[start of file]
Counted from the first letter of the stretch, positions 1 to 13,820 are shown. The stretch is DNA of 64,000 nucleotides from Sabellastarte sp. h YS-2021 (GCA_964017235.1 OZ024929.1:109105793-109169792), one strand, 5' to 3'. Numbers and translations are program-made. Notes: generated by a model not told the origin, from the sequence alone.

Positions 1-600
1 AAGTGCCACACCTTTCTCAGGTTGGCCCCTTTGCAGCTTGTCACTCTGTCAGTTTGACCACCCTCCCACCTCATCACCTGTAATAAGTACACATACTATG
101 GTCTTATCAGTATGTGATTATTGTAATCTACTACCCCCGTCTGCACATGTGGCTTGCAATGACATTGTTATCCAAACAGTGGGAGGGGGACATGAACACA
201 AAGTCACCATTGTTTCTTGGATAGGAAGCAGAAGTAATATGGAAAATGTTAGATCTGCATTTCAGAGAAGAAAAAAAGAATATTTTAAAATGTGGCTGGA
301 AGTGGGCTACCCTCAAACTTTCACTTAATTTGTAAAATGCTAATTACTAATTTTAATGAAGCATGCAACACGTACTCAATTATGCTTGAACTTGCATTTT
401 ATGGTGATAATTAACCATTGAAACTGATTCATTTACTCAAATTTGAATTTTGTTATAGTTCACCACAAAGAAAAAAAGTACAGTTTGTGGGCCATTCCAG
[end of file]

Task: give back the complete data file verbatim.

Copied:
Counted from the first letter of the stretch, positions 1 to 13,820 are shown. The stretch is DNA of 64,000 nucleotides from Sabellastarte sp. h YS-2021 (GCA_964017235.1 OZ024929.1:109105793-109169792), one strand, 5' to 3'. Numbers and translations are program-made. Notes: generated by a model not told the origin, from the sequence alone.

Positions 1-600
1 AAGTGCCACACCTTTCTCAGGTTGGCCCCTTTGCAGCTTGTCACTCTGTCAGTTTGACCACCCTCCCACCTCATCACCTGTAATAAGTACACATACTATG
101 GTCTTATCAGTATGTGATTATTGTAATCTACTACCCCCGTCTGCACATGTGGCTTGCAATGACATTGTTATCCAAACAGTGGGAGGGGGACATGAACACA
201 AAGTCACCATTGTTTCTTGGATAGGAAGCAGAAGTAATATGGAAAATGTTAGATCTGCATTTCAGAGAAGAAAAAAAGAATATTTTAAAATGTGGCTGGA
301 AGTGGGCTACCCTCAAACTTTCACTTAATTTGTAAAATGCTAATTACTAATTTTAATGAAGCATGCAACACGTACTCAATTATGCTTGAACTTGCATTTT
401 ATGGTGATAATTAACCATTGAAACTGATTCATTTACTCAAATTTGAATTTTGTTATAGTTCACCACAAAGAAAAAAAGTACAGTTTGTGGGCCATTCCAG